¶ The Diversity of Apple Keyboards

As I walked through the glass doors, I couldn’t remember when I had last been in an Apple Store. The nearest one is a 40 minute drive from my home. While it isn’t exactly far away, it’s far enough that it isn’t high on my priority list to visit unless I need to.

While my iPhone was being serviced for a weird charging issue, I took the time to check out some of the new products from the past year that I hadn’t seen in person yet. Oddly enough, the fact that quite a few of these products had very different keyboards.

I checked out the MacBook, Magic Keyboard (and Magic Trackpad 2), iPad Pro (and Pencil), and the Smart Keyboard for iPad Pro.


The MacBook interests me a lot. I love how thin and light my MacBook Air is, so naturally I’ve been dreaming about the thinner and lighter MacBook since it was released. Until now I’d only seen the MacBook on Apple’s website, never in person. It’s clear from folks I follow and respect that the MacBook’s keyboard is polarizing in the “love it or hate it” kind of way.

It’s definitely not what I expected. But that’s not necessarily a bad thing. The key travel, or lack thereof, was much more pronounced than I thought. Those keys barely move at all. But they do give a satisfying click when pressed. That makes my ears happy, even though my fingers don’t really register that much is happening underneath them.

What I truly enjoyed was how large the key caps are. I wish all of Apple’s keyboards had large keycaps like that.

I understand why some people hate this keyboard now. It is wildly different than pretty much any keyboard out there I’ve typed on. While I was surprised at how different it is, I think it is something I’d grow to love with more use.

Magic Keyboard

I’ve been going back and forth on buying a Magic Keyboard since it was released, but I’m having a hard time justifying the cost, especially when my Apple Wireless Keyboard continues to serve me well. After trying out the Magic Keyboard in person, well, I’d really like to own this keyboard soon.

The Magic Keyboard is the happy medium between the Apple Wireless Keyboard (and the keyboard built into the MacBook Air and MacBook Pro) and the MacBook’s new keyboard. The Magic Keyboard feels familiar. It has a lot of the heritage of the Apple Wireless Keyboard, but the keys are slightly larger and a heck of a lot sturdier. They don’t wiggle like the keys on my Apple Wireless Keyboard do.

I also love the lower profile of the keyboard itself. And good riddance to AA batteries. I wish the key caps were as large as the MacBook’s. I also wish it had backlighting, but I can see why it doesn’t. I can’t wait to own the Magic Keyboard. But wait I will, because $99 is a bit steep to justify a keyboard right now.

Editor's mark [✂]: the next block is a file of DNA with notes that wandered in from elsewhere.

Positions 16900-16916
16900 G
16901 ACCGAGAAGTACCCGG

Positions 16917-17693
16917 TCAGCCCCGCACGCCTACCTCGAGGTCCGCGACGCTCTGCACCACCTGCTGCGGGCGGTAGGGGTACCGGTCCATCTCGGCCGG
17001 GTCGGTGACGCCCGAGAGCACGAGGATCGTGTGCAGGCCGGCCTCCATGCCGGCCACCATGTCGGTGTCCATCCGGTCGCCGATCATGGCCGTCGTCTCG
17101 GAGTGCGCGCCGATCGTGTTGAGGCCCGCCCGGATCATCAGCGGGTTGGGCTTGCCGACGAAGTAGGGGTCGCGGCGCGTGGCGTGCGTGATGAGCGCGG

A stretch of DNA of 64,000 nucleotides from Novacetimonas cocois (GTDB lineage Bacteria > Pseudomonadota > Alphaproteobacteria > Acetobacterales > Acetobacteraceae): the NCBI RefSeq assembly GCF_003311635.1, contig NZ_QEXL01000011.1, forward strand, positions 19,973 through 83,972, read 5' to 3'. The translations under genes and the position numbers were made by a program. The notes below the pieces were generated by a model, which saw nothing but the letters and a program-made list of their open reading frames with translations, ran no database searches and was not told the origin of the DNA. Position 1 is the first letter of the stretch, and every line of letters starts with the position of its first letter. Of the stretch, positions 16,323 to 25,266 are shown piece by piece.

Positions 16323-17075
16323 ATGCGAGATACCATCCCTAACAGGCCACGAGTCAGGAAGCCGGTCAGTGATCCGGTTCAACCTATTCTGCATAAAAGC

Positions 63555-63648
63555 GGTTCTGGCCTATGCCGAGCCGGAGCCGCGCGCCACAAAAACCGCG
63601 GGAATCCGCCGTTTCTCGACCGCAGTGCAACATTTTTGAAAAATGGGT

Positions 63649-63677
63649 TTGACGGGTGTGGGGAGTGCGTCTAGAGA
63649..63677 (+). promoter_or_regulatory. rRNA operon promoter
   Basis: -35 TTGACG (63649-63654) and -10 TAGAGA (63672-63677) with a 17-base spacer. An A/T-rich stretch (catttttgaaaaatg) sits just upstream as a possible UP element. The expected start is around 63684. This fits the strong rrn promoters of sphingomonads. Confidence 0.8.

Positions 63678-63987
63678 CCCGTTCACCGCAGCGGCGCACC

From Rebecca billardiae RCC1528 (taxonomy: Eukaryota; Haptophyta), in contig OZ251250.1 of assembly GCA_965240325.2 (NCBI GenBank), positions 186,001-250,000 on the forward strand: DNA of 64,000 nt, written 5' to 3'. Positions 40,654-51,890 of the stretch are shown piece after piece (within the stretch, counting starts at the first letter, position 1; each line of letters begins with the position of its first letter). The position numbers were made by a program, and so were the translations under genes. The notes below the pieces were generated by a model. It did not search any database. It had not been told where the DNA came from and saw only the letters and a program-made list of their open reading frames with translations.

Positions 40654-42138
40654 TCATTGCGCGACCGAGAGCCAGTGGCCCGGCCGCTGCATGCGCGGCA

Magic Trackpad 2

A brief aside about the Magic Trackpad 2. I love my current Magic Trackpad. I love everything about the Magic Trackpad 2 even more. It’s larger footprint is great. It has a lower profile to match the Magic Keyboard. Again, goodbye AAs.

I would absolutely need to get one of these alongside a Magic Keyboard. But at $129 it is also out of the realm of possibility right now. A combined $230 for a keyboard and trackpad makes my bank account weep.

iPad Pro

This is the device everyone is talking about. I opened Notes and brought up the on-screen keyboard, which is now pretty darn equivalent to the size and layout of a laptop keyboard. It’s easily the best on-screen keyboard I’ve used, though it did take some adjustment as I’m used to the ultra compact keyboard of my iPad mini.

I could tap out words briskly and it was fun to use. Bonus points for the new iOS 9 two-finger trackpad feature being even better on that large screen.

My favorite part of the iPad Pro’s keyboard is the Tab key. Goodness, my kingdom for a tab key on other iOS devices.


Another quick aside, the Pencil is amazing. I doodled a few things in a couple apps and it is just great. I hope this will work with future iPhones and iPad Air/mini models.

Smart Keyboard for iPad Pro

I hated the Smart Keyboard from the second I rested my fingertips on it. The keys are tiny (about the same size as my fingertip), the texture of the fabric is repulsive, and while it uses the same stainless steel mechanism as the MacBook’s keyboard, it feels squashy instead of clicky. Surprisingly I typed quite accurately on it, but I constantly felt like I was about to strike the wrong key. I just had no confidence I was actually going to press the intended key, and that made for a stressful experience.

I don’t think I can adequately describe how much I disliked the Smart Keyboard. Gross.

Final Thoughts

Between the keyboard on the MacBook Air and MacBook Pro we’ve known for years, the divisive new MacBook keyboard, the Magic Keyboard being a hybrid of the preceding two, the various screen sizes of iOS devices accommodating different layouts, and the iPad Pro’s Smart Keyboard, I don’t think Apple has ever had a more diverse spread of keyboard styles among its devices.

I have to imagine future Mac laptops will move toward the MacBook style keyboard as Apple obsessively shaves millimeters off their thickness. Perhaps the MacBook Pro line will adopt the Magic Keyboard style, as the Pro has always retain a bit of thickness and heft to it compared to its non-Pro siblings. I think this would make a lot of folks happier.

Then again, Apple has always been one to push the envelope. Perhaps the low travel of the MacBook keyboard is preparing us for a no-travel Taptic keyboard, where we tap away on a sheet of glass that is also our trackpad.